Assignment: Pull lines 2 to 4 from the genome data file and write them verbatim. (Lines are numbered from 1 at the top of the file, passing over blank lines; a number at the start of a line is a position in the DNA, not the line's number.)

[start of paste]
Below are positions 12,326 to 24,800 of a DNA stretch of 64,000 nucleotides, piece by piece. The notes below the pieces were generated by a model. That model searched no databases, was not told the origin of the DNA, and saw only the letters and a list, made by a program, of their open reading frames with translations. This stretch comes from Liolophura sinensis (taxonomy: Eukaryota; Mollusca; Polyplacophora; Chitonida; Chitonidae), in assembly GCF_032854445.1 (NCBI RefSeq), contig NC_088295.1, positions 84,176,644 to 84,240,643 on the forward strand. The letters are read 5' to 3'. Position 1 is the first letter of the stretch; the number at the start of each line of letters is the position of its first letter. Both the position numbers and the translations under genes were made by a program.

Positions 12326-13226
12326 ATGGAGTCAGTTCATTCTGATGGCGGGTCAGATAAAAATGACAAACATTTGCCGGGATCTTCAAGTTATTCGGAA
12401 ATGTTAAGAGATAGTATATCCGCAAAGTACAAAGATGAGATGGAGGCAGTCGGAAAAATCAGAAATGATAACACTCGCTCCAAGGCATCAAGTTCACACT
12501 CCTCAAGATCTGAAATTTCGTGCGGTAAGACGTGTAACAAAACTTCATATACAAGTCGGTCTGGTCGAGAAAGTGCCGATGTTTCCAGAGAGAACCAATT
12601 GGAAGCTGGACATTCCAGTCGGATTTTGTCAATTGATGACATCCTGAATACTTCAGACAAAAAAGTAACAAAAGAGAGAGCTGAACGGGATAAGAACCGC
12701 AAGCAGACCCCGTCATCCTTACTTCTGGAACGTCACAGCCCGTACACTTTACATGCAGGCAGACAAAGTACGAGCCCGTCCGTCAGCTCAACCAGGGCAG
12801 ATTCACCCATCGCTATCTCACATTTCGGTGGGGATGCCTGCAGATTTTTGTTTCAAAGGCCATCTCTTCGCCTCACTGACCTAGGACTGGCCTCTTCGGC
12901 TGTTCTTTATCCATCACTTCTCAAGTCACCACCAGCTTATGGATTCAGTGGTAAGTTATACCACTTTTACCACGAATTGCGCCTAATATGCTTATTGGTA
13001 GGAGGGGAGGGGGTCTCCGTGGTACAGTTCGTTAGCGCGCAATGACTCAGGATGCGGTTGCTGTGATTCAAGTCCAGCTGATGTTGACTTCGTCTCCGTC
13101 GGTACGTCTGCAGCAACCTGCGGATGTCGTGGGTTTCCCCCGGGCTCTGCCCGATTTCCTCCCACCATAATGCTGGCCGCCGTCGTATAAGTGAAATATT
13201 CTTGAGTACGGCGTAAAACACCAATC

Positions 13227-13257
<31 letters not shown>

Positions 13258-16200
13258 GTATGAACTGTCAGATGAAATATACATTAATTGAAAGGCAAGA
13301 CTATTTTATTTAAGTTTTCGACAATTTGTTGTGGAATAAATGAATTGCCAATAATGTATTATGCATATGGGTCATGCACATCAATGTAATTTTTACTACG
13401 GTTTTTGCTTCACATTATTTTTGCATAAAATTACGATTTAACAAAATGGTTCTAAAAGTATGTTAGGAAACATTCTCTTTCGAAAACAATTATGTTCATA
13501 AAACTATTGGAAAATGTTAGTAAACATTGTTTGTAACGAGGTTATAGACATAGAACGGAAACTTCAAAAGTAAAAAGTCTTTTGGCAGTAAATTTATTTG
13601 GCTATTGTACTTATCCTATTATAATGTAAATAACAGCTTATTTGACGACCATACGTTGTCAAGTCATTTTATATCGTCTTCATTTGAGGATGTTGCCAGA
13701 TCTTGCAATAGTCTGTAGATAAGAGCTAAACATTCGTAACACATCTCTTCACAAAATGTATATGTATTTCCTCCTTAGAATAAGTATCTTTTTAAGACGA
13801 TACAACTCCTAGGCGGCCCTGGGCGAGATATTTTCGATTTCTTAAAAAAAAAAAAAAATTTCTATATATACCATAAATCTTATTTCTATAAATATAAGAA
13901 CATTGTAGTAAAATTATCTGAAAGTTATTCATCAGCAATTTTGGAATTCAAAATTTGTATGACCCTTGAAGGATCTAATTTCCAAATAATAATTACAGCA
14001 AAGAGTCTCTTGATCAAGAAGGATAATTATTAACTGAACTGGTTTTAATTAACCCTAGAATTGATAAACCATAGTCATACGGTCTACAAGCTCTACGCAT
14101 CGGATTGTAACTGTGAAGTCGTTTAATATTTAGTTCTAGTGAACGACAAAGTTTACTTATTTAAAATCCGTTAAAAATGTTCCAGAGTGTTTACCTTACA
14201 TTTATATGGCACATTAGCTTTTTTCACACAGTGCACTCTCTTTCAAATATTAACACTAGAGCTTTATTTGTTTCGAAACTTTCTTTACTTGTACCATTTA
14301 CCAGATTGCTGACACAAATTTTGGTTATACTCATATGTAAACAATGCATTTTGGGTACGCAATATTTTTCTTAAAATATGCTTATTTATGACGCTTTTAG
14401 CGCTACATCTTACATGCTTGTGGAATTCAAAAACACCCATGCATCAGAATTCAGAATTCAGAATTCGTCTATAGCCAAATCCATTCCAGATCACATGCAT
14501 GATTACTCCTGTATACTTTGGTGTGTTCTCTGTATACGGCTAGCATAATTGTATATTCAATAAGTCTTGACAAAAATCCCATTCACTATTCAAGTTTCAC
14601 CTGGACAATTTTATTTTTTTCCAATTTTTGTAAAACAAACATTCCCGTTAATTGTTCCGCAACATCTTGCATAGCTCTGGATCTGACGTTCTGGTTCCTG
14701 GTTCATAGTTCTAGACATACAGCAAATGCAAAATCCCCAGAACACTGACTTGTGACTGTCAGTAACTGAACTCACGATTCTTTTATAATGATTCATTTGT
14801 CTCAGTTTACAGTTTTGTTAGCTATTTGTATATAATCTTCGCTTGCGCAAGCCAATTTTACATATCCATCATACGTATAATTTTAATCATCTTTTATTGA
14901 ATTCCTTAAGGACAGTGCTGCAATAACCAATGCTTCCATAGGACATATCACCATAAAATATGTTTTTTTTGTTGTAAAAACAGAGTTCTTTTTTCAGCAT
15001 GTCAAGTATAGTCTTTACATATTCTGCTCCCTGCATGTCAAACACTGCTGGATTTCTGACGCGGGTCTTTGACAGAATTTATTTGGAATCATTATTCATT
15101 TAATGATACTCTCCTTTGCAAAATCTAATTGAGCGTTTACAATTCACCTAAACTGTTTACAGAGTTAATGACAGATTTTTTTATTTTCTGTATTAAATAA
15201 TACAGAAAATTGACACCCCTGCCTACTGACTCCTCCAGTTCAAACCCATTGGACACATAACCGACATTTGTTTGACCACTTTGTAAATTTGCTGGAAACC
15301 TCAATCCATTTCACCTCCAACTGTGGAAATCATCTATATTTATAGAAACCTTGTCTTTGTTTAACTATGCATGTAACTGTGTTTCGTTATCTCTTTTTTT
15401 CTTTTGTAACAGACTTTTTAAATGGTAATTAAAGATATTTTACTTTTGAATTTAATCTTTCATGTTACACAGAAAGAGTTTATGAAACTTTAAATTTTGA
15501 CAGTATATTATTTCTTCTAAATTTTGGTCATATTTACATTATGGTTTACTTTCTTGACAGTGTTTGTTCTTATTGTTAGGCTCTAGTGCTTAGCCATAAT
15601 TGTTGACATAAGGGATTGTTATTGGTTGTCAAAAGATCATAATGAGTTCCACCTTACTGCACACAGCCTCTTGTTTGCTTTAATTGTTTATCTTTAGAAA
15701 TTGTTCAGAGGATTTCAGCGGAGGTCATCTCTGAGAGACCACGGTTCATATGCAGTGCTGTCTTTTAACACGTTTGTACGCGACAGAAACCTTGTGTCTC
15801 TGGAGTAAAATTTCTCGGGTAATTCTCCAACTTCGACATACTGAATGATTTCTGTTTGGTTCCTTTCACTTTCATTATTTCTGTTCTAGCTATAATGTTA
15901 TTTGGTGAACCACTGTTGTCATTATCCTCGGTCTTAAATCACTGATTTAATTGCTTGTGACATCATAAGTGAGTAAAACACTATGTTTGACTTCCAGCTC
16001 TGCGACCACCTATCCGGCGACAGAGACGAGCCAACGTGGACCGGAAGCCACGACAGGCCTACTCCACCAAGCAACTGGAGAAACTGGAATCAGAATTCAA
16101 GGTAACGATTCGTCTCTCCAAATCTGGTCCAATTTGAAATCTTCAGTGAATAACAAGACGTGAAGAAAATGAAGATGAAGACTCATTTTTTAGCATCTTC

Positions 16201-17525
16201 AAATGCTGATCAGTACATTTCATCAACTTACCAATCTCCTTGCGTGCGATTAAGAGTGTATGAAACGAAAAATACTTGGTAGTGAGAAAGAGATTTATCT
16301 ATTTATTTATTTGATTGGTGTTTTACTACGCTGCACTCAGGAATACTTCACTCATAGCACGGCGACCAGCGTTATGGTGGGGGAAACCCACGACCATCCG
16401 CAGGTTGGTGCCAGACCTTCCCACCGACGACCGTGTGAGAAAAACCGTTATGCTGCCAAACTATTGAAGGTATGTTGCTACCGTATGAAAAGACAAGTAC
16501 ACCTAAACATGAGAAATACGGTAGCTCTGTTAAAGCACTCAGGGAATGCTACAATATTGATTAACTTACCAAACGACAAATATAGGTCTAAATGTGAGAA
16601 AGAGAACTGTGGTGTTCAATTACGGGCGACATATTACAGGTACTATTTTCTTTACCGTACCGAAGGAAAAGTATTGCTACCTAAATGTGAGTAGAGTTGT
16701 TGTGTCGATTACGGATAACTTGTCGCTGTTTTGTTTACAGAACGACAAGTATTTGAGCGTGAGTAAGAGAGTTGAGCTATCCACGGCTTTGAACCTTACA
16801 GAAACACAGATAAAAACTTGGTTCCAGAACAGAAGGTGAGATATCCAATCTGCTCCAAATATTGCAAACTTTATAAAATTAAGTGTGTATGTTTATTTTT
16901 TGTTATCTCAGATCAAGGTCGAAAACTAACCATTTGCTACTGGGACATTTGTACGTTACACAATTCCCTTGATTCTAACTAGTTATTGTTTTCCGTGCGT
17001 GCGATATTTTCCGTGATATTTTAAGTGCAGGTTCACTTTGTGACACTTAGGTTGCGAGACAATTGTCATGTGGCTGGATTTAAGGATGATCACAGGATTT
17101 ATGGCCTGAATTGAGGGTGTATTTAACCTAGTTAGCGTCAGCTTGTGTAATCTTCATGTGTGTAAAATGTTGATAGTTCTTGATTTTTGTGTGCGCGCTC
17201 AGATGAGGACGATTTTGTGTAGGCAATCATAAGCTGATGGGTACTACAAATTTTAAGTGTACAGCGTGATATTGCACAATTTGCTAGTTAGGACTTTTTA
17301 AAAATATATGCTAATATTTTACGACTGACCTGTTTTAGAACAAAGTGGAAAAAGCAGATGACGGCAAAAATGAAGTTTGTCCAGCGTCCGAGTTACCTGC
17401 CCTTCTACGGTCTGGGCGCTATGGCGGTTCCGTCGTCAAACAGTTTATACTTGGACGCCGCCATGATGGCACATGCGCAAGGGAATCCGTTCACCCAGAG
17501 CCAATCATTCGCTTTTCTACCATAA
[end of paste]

Positions 12326-13226
12326 ATGGAGTCAGTTCATTCTGATGGCGGGTCAGATAAAAATGACAAACATTTGCCGGGATCTTCAAGTTATTCGGAA
12401 ATGTTAAGAGATAGTATATCCGCAAAGTACAAAGATGAGATGGAGGCAGTCGGAAAAATCAGAAATGATAACACTCGCTCCAAGGCATCAAGTTCACACT